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Dalí’s Elephants and the Monsters of Bomarzo | via antiqua |
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Dalí’s Elephants and the Monsters of Bomarzo

Fondly known as “monster park”, the sculpture garden of Bomarzo’s Villa Orsini is as viscerally appealing as it is arcane and mystifying. “To astonish rather than to please” is its declared aim, as visitors will be able to read on enigmatic inscriptions in old Italian which, far from explaining anything about the sculptures, repeatedly encourage visitors to relish in their wonder, disbelief and bewilderment, not to analyze overmuch in an effort to detect the method in a madness that, really, is impervious to reason.

Even so, researchers have sought to explain the scenes and characters that populate this garden, and found that—in keeping, I’m sure, with the Italian Renaissance’s love of literature—a plethora of Greco-Roman and Etruscan myths, medieval chivalrous poetry, and Italian vernacular epics, all had a place in the learned artistic imagination which brought forth this park of monsters.

Leaning on the grotesque, not shying away from representing violent strife and the distorted faces of hybrid creatures with toothless grins or uncanny bodily excrescences, these sculptures appeal to “us” today, and yet, since their erection in the 16th century, they have enjoyed only mixed popularity. Full of unclear paths and mysterious forks in the way that lead to unexpected spaces with surprise fountains, or dragons, or nymphs, this grove was unusual already for its own time, when the fashion for garden design was rather to have geometric patterns with straight paths and neat patches. During the late 18th, throughout the 19th, and into the early 20th century, the grove was entirely deserted by its erstwhile admirers and entered a process of slow decay, overgrown by the local vegetation, withering away in its dark and strangely hallucinatory charm.

In 1938, Salvador Dalí paid the park a visit. The metamorphic shapes and faces here, with their intense and yet arcane symbolism, the oneiric topography and the derelict state in which he found them, strongly appealed to the surrealist. Just so, the park appeals to the surrealist in ourselves. A wander around this park—provided that one will, like the inscriptions admonish, suspend disbelief—feels like roaming around the dream of another, like a hands-on experience of Freud’s theory that the unconscious mind is like an archaeological field, where half-forgotten stories and mythologies are aggregated together in their half-decomposed state, only indistinctly recognizable, and shuffled out of order. There is something mad, something personal, about this park. Much as it features traditional patrimony, it is also a memorial to Orsini’s late wife, and the philosophical journey through topics such as love, death, memory and truth which it offers, does smack of darkness at its core.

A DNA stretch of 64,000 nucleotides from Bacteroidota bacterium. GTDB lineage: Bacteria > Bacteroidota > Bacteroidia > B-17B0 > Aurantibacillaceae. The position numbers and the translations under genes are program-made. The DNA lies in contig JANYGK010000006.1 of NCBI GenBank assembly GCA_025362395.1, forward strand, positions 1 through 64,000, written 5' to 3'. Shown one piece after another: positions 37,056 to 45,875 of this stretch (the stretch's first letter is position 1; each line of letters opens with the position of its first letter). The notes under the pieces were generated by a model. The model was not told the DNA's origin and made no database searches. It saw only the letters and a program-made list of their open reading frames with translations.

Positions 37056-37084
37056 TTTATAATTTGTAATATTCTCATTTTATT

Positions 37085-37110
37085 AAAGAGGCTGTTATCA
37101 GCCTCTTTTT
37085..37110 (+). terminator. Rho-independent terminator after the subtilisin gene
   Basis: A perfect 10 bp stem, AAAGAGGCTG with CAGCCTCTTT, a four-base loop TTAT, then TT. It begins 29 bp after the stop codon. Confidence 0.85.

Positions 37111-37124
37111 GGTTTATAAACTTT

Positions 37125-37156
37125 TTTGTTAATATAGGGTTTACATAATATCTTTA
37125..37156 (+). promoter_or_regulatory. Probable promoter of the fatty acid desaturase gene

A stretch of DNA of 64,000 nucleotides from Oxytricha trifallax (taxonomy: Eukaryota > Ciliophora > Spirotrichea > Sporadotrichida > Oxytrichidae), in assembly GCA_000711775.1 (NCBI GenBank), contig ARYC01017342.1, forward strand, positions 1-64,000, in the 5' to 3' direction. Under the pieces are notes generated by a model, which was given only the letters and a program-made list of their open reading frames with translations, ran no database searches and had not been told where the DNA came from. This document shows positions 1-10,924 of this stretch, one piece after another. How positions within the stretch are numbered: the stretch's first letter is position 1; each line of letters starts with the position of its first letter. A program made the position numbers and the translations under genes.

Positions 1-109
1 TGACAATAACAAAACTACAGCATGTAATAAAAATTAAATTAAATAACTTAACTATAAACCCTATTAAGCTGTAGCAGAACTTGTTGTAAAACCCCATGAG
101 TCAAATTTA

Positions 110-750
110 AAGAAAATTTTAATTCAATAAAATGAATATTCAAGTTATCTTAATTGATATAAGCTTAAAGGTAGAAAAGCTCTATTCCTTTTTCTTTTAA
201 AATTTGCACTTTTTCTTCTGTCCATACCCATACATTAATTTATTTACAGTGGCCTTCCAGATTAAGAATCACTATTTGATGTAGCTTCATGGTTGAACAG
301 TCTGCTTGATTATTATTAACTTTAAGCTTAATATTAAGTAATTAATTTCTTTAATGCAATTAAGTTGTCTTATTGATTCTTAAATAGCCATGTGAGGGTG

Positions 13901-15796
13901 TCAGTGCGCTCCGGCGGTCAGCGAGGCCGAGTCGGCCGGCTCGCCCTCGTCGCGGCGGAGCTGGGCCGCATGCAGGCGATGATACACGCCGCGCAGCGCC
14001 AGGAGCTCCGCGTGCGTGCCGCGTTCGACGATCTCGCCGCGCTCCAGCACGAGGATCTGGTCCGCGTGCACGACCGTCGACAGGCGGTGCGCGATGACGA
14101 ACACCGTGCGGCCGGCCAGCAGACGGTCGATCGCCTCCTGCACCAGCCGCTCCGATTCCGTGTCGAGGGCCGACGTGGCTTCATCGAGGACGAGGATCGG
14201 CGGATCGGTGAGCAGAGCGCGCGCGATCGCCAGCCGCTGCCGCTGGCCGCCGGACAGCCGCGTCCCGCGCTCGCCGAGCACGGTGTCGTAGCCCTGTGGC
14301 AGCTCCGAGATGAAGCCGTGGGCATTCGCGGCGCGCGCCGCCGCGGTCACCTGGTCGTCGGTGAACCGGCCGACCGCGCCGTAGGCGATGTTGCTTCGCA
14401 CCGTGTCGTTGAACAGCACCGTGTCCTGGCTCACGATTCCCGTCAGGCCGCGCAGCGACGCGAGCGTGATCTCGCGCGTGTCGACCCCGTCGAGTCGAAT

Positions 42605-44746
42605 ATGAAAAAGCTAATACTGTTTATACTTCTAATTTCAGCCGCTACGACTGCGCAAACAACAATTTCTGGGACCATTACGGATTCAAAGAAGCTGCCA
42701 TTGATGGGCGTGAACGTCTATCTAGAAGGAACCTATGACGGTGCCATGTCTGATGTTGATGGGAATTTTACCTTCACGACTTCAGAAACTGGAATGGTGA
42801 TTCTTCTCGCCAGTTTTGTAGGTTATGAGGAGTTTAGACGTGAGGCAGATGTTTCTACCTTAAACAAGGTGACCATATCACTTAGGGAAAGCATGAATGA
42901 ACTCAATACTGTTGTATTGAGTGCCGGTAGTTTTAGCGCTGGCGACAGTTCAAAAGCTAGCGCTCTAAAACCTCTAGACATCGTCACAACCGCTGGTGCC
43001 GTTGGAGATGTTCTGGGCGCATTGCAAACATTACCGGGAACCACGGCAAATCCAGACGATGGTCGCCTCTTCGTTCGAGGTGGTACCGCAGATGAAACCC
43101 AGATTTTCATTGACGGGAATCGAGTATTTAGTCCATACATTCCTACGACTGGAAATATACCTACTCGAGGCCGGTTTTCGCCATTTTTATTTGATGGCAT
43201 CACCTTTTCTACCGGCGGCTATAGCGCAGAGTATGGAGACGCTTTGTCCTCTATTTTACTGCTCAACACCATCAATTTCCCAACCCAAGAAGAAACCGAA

It is said, although it probably can never be fully proven, that the inspiration for Dalí’s famous painting “The Temptation of St Anthony” came from the monster park. The war-elephant, with a castle on its back, recalls the story of Hannibal and appears in the Bible as well, and was a fairly popular image subject of medieval art. In the 1946 painting “The Temptation of St. Anthony” and a handful of further works by Dalí after that, the iconography of elephant and castle suddenly returns to life and it seems plausible that the visit to Bomarzo had something to do with it.

Dalí once said about his elephants, whom he gave stilt-like, staggeringly high legs with supple joints so that they appear almost spider-like, that they represented the fragility of stability and of balance. Visualizing how a body as big and weighty as that of an elephant stands and moves on such long and thin legs, even balancing castles and pyramids on their backs, can symbolize focus and restraint, but also, as I think, the anxiety of making mistakes and the fear of moving on forward. And that, somehow, takes us back to the monster park and the timeless world of symbolic journeys through dreams and memory, strife and fear, reconnecting the interrupted line of surreal and symbolic iconography, from the 16th to the 20th centuries, and to us today.

 

References/ Further reading:

Blog on literary sources : http://renaissanceutterances.blogspot.it/2012/06/bomarzo-and-ariosto-moon-madness-and.html

Courtauld Institute slideshow and talk : http://www.artandarchitecture.org.uk/stories/stonard_bomarzo.html